So I did. I wrote in the spirit of Nano, plowing forward in what I have always called a word vomit – just letting it all come out. Not editing, not staring, not over thinking. Just writing. It was 1 AM by the time I finished, but I did make up the deficit to hit my goal, a total accumulation of 5 thousand words in the first 3 days of November.
In fact, I’d like to brag a little and say my actual count at the moment is 5 thousand and twelve.
I had two somewhat related questions come from listeners last month. One asking, how do authors stay motivated throughout a book, not getting discouraged by rational thoughts? How do you power through? And the other stating: Sometimes reading too much on craft stunts my creative process and I worry too much that it’s all shit.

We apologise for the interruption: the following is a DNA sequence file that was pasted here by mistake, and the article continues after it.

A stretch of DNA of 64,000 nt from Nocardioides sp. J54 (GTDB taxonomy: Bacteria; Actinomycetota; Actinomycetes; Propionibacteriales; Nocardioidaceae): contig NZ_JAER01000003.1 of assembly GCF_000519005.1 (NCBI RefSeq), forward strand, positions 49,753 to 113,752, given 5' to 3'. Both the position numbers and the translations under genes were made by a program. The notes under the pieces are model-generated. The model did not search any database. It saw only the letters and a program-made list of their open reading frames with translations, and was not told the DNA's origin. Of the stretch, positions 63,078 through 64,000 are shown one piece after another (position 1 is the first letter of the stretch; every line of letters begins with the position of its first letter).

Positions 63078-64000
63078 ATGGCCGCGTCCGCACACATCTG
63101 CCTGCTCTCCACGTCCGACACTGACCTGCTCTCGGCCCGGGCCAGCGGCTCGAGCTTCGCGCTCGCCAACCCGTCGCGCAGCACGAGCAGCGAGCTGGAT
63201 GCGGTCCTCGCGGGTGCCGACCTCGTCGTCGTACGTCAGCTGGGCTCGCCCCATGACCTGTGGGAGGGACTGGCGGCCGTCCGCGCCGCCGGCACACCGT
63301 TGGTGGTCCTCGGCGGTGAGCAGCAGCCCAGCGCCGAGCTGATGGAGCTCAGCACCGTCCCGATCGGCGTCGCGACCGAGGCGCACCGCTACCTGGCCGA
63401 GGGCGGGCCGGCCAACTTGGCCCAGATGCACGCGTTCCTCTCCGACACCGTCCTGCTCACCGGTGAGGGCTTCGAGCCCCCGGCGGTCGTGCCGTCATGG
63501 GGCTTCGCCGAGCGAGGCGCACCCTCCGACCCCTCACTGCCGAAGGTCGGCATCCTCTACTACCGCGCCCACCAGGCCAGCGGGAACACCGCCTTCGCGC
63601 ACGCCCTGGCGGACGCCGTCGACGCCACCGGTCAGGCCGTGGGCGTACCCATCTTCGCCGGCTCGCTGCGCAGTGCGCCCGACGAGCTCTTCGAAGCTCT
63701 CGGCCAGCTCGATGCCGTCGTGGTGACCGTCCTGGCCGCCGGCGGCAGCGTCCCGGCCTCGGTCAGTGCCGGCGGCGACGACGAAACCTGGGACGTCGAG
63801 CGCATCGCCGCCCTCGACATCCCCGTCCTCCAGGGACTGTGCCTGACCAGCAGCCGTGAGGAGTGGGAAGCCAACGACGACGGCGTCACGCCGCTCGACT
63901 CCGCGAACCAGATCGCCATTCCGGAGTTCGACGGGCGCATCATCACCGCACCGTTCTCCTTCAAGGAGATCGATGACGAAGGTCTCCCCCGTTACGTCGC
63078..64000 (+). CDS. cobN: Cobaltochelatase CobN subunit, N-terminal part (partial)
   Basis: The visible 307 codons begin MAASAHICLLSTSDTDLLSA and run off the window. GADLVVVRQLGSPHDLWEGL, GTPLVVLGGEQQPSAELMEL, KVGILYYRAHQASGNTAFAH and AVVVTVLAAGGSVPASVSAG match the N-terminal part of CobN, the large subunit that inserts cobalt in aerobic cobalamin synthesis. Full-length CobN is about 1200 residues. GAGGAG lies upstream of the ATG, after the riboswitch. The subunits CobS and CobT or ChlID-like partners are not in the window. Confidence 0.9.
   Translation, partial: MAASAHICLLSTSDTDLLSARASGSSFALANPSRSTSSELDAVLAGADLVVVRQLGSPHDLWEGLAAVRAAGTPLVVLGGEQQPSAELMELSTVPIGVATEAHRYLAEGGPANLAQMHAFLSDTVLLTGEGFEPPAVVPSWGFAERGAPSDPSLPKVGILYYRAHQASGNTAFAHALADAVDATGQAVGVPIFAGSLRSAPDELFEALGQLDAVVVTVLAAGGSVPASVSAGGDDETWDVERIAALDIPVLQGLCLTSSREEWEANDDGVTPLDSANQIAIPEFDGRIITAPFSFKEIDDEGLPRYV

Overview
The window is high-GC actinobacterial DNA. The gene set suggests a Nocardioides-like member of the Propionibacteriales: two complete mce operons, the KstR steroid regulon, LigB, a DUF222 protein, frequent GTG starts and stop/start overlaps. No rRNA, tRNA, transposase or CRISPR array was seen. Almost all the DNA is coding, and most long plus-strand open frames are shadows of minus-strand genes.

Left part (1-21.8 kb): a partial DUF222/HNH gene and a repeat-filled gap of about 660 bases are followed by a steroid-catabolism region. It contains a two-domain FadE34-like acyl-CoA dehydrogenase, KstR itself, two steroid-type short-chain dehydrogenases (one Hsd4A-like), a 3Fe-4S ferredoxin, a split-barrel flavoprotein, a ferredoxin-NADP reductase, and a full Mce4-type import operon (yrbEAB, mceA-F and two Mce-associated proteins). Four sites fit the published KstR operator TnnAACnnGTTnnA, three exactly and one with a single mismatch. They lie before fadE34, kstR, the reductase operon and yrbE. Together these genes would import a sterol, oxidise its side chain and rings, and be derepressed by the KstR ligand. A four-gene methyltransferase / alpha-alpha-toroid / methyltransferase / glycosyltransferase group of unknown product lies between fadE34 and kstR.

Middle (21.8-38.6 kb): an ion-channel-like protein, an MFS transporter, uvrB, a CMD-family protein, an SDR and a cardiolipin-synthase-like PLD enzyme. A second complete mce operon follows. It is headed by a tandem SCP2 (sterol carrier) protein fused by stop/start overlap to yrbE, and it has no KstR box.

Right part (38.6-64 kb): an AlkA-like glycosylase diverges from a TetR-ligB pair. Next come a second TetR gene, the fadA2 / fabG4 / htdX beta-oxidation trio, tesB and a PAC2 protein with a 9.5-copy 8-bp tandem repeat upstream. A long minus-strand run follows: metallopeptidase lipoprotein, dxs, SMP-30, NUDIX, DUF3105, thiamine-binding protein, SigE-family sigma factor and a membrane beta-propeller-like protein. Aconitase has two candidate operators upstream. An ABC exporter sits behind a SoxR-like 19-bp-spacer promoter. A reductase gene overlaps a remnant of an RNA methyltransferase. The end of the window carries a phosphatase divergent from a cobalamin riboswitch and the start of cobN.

First of all – me too. Seriously. I absolutely read what I wrote the day or hour before and believe that it his horrible, unpublishable dreck. I’m usually typing away at something and shaking my head at the same time, because I think it sucks.
It’s true. I’ve got eight published novels and receive complimentary emails and tweets and have fans tell me to my face I’m their favorite author and guys – it just doesn’t matter. Whatever I’m creating right now is going to be the book that reveals me as a fraud and a hack. I have no confidence when I’m creating, so if you’re in the same place – congratulations. You’re a writer.
Every good writer I know thinks they are terrible.
Every writer I’ve ever met who thinks they are gifted is… not.
If you’re bored, Google the Dunning-Kruger effect.